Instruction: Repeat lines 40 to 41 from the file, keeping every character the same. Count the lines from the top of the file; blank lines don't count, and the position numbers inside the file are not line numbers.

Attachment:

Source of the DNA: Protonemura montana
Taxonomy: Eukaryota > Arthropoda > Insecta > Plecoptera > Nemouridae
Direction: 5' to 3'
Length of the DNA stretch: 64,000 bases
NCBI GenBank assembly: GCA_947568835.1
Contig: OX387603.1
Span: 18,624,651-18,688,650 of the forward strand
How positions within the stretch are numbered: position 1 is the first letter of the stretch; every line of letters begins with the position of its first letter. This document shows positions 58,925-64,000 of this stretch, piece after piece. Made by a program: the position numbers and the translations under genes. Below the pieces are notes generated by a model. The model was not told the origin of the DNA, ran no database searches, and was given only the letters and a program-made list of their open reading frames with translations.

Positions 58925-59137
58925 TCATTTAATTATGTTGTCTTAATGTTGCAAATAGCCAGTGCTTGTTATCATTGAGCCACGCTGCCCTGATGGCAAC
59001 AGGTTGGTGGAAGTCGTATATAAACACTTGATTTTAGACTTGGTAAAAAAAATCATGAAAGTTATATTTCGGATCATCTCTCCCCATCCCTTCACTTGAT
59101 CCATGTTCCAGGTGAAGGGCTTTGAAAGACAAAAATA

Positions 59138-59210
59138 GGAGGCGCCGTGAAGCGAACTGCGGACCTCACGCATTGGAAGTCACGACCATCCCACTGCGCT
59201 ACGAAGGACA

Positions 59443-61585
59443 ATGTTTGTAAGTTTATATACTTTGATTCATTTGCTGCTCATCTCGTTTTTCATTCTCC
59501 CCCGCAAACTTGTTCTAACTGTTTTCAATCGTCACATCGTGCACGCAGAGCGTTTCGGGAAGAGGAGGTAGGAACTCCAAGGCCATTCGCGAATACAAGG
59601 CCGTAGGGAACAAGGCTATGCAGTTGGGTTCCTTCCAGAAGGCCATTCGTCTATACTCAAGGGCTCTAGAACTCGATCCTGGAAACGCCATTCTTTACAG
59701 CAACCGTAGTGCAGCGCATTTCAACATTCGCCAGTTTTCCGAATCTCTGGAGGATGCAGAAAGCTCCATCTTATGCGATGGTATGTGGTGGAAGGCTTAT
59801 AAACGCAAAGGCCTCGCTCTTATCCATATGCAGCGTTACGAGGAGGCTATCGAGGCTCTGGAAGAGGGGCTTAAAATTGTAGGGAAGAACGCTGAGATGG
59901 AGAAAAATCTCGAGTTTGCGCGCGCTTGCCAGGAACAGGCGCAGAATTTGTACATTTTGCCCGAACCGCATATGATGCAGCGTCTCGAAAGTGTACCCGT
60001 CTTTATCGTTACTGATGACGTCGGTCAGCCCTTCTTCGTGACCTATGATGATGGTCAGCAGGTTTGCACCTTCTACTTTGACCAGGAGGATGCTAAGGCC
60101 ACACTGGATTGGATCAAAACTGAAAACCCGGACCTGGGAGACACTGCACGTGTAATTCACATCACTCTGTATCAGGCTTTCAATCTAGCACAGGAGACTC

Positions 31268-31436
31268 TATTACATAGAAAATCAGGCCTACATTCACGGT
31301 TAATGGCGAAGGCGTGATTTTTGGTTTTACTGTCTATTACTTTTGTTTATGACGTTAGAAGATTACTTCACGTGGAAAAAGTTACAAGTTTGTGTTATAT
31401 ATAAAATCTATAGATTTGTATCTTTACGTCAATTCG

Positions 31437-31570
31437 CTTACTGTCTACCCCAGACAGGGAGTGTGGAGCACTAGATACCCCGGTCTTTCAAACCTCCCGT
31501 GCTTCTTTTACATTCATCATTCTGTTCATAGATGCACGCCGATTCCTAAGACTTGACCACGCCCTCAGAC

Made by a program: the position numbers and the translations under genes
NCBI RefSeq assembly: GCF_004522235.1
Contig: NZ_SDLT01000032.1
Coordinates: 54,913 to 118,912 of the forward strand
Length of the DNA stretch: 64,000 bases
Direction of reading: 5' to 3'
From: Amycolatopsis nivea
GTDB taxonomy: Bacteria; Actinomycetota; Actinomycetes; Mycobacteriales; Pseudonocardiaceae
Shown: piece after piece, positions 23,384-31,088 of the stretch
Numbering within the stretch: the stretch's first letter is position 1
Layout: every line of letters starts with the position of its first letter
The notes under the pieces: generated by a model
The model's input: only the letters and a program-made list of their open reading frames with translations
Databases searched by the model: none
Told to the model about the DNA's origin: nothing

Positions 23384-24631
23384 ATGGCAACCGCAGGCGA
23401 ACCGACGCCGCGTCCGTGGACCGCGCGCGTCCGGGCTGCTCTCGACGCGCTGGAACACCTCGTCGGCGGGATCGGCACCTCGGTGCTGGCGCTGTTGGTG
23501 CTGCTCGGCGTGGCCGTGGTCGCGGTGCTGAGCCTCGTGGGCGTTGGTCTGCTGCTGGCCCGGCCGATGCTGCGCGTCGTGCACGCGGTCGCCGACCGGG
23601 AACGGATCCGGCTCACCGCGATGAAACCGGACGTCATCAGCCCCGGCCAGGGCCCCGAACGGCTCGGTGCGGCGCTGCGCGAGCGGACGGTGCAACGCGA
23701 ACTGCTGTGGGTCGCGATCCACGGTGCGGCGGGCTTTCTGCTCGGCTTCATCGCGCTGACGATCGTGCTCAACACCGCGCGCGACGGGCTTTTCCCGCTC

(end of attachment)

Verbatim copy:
Shown: piece after piece, positions 23,384-31,088 of the stretch
Numbering within the stretch: the stretch's first letter is position 1